National Academies Press: OpenBook

Measuring Poverty: A New Approach (1995)

Chapter: Geographic Differences in Prices

« Previous: Composition of Families and Households
Suggested Citation:"Geographic Differences in Prices." National Research Council. 1995. Measuring Poverty: A New Approach. Washington, DC: The National Academies Press. doi: 10.17226/4759.
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INTRODUCTION AND OVERVIEW 28 resources with which to support their own households. One study of men aged 18-54 estimated that about 16 percent were noncustodial parents, of whom 44 percent paid child support. On average, these payments accounted for 9 percent of their family income (Sorenson, 1993). Again, the current poverty measure does not distinguish between families with and without these expenses, so that it does not accurately reflect the relative economic status of the two groups. Among all households, a striking change has been the growth in nonfamily households, which increased from 15 to 30 percent from 1960 to 1992 (Bureau of the Census, 1993d: Table 65). Most nonfamily households consist of persons living alone (84% in 1992). One of the concerns that has been raised about the current poverty measure is the nature of the adjustment to the thresholds for single persons relative to families—an application of what is termed the "equivalence scale." A change in the scale value for persons living alone would likely affect the total poverty rate as well as the rate for that group, given the large and growing proportion that single adults represent of all households. Multiperson nonfamily households (including cohabitors and roommates), although smaller in numbers, exhibited even higher growth rates over the 1960-1992 period, increasing from 2 to 5 percent of all households (Bureau of the Census, 1993d: Table 65). The current poverty measure treats each member of such a household as a separate economic unit, but to the extent that cohabitors and roommates share resources and hence benefit from economies of scale, the current measure likely overstates the poverty rate for such people. Finally, households headed by someone aged 65 or over increased from 18 to 22 percent of all households between 1960 and 1992 (Bureau of the Census, 1967: Table 18; 1993d: Table 67). Most such households are comprised of a single person or a married couple. One of the most widely criticized aspects of the official measure is that the thresholds for one- and two-person units headed by someone aged 65 or over are lower than the thresholds for other such units. This difference resulted from the USDA diets, which assumed lower caloric requirements for older people. A change in the threshold values for older household heads relative to younger heads might affect both the total poverty rate and the distribution of poverty across groups. Geographic Differences in Prices Measuring differences in consumer prices across geographic areas of the country is a difficult task, yet there is evidence suggesting that such differences exist to a significant extent. In 1981, the last year for which BLS published family budgets for various locales, the relative cost of the lower level budget was higher in metropolitan areas than in nonmetropolitan areas and in the West and (to a lesser extent) the Northeast than in the South (Bureau of Labor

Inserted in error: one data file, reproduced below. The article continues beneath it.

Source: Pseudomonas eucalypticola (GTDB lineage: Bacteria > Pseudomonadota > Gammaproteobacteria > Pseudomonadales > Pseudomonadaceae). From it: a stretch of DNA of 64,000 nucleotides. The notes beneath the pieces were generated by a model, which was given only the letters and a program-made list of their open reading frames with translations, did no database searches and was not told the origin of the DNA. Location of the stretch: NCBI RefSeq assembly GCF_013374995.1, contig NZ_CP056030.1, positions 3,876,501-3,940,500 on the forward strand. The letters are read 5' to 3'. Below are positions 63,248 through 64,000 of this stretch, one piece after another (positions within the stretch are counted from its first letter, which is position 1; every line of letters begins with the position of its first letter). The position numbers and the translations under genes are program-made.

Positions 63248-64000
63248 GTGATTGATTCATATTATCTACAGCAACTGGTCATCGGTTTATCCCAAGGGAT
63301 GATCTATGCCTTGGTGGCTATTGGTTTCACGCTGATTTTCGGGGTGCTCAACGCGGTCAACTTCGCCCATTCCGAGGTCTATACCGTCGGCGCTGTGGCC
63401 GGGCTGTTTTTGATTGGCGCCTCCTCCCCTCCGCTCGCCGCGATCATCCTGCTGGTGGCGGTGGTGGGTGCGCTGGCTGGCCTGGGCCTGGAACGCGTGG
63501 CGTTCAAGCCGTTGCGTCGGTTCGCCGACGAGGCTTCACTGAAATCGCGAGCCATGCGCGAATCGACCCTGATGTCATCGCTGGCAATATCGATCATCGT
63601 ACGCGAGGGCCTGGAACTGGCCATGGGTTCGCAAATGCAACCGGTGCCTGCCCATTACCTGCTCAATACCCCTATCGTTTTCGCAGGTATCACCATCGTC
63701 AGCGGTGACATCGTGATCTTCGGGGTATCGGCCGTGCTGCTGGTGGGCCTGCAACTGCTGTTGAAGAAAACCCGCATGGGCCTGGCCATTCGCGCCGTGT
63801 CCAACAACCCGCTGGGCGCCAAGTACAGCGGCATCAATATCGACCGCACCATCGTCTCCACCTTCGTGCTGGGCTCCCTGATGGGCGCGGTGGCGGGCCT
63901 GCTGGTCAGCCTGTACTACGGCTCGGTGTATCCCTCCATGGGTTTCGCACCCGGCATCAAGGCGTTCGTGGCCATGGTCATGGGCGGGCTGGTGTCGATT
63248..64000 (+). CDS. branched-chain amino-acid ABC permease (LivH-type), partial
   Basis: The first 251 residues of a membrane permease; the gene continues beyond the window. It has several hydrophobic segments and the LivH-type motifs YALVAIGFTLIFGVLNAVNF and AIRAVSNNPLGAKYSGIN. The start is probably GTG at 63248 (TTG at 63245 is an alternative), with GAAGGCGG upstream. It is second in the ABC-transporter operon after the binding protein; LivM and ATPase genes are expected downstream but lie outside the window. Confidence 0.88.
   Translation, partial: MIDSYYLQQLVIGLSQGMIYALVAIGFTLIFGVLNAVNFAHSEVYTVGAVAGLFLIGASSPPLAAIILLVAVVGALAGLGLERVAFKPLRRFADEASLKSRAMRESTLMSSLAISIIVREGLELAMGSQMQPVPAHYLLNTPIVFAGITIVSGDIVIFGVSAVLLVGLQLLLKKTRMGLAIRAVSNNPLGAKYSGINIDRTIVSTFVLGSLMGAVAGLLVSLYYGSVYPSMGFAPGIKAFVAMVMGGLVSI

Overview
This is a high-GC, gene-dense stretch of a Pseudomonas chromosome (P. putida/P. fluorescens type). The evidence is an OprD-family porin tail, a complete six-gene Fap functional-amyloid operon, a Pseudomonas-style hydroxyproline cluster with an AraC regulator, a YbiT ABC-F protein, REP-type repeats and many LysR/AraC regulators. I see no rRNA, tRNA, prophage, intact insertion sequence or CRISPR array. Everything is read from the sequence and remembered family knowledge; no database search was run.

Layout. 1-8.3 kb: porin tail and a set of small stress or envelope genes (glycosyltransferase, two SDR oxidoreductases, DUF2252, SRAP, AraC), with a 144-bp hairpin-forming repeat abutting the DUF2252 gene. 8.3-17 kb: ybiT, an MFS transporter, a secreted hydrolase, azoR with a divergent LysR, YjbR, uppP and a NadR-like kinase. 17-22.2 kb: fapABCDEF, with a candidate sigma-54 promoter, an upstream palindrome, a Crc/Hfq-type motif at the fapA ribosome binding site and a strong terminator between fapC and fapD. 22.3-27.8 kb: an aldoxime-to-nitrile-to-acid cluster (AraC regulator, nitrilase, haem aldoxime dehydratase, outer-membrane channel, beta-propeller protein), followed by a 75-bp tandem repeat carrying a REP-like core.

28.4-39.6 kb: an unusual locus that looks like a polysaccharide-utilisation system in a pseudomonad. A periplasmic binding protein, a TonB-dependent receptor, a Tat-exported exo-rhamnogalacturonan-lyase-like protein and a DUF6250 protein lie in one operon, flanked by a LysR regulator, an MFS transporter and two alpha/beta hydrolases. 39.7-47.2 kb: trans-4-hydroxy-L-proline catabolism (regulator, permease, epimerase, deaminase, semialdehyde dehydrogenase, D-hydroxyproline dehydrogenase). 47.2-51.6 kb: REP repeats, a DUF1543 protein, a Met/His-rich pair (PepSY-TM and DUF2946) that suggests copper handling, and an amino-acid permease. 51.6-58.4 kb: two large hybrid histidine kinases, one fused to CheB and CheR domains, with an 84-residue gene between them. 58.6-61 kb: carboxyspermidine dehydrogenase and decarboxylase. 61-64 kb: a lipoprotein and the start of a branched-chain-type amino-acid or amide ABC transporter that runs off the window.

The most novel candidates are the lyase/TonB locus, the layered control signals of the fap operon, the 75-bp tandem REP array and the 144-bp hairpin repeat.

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Each year's poverty figures are anxiously awaited by policymakers, analysts, and the media. Yet questions are increasing about the 30-year-old measure as social and economic conditions change.

In Measuring Poverty a distinguished panel provides policymakers with an up-to-date evaluation of:

  • Concepts and procedures for deriving the poverty threshold, including adjustments for different family circumstances.
  • Definitions of family resources.
  • Procedures for annual updates of poverty measures.

The volume explores specific issues underlying the poverty measure, analyzes the likely effects of any changes on poverty rates, and discusses the impact on eligibility for public benefits. In supporting its recommendations the panel provides insightful recognition of the political and social dimensions of this key economic indicator.

Measuring Poverty will be important to government officials, policy analysts, statisticians, economists, researchers, and others involved in virtually all poverty and social welfare issues.

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